Although diversity, equity, and inclusion (DEI) should be a priority for organizations, a partnership between executives and nurses is needed to foster a more inclusive workforce, according to findings presented at the DNPs of Color 2022 Annual Conference held October 21 to 23, 2022, in Baltimore, MD.
In 2021, the National Academies of Science, Engineering, and Medicine published The Future of Nursing 2020-2030. This document identified ways nurses could work in interdisciplinary teams to narrow disparities in health care and ultimately provide equitable patient care.
The goal of the current study was to evaluate the level of knowledge nurses have about the promotion and delivery of equitable health care programs in their community. To conduct the study, Gertrude Brown Thomas, DNP, MSN, BSN, RN, from the University of Minnesota School of Nursing, interviewed executives at a safety net hospital in Minneapolis using the American Hospital Association Equity of Care toolkit; in addition, the nursing staff and community leaders were asked about their knowledge of 2 specific DEI programs: talent garden-Black women in white coat initiative and people of color career fair.
During 1-on-1 interviews, a nurse executive and a DEI executive explained that they had done extensive work to improve health equity and reduce disparities in their community. They endorsed making hiring changes to increase representation and fostered partnerships with community members to form bridges between their center and vendors. The executives did acknowledge, however, that there remained much work to do including a need for bias training and informed care education for nursing staff.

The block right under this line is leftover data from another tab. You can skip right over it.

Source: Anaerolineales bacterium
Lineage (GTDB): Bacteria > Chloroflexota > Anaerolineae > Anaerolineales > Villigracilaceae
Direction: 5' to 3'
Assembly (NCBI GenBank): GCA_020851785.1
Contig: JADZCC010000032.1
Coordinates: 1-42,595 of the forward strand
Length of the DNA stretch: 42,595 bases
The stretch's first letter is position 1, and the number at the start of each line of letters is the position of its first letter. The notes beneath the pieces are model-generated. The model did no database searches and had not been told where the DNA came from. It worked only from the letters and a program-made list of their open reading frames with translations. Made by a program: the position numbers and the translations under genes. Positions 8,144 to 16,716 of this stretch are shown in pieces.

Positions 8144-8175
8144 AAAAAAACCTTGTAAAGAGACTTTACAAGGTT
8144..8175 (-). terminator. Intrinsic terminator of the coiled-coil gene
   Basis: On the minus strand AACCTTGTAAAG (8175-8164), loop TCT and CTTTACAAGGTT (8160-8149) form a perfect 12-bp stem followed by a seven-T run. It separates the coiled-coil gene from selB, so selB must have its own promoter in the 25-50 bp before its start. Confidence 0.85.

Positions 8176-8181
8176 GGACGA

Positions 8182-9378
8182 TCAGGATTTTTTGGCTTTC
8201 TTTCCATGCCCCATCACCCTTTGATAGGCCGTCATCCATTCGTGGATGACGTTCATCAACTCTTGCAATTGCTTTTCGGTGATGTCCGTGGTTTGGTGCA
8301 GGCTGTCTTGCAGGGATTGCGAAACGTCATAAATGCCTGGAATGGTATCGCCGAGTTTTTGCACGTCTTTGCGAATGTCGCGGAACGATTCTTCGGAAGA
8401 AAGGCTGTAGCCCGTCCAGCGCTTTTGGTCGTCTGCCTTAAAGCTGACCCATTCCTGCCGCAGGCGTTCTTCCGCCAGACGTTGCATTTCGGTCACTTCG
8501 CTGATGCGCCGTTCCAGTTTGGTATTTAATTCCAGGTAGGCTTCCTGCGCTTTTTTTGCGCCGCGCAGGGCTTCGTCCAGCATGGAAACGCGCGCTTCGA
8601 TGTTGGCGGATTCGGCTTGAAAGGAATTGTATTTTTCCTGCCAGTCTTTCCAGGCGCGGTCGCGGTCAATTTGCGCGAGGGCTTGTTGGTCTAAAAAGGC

Few Nurses Were Aware of DEI Initiatives
In the observations of nursing staff and community leaders, these individuals were found to have limited knowledge or interest in participating in the DEI initiatives. For example, few nurses of color and nurses not identifying of color were aware of the talent garden initiative (25% vs 10%), participated in the talent garden initiative (<10% vs <5%), were aware of the people of color career fair (30% vs 45%), and participated in the people of color career fair (<10% vs <5%), respectively.
Dr Thomas concluded that an unmet need remains for executives to partner more effectively with nursing staff and community leaders to make DEI initiatives part of the culture of the organization, such that disparities can be minimized to ensure the equitable delivery of health care. Dr Thomas’ next step is to interview the organization’s chief medical officer to assess DEI initiatives at an even higher level in the organization following expansion of the descriptive study to include 2 other organizations from nearby hospitals over a 2-year period.
The results of this study may not be generalizable as data were collected at a single site, Dr Thomas noted.
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Thomas GB. Partnering for health equity and reduction of disparities. Poster presented at: DNPs of Color 2022 Annual Conference; October 21-23, 2022; Baltimore, MD.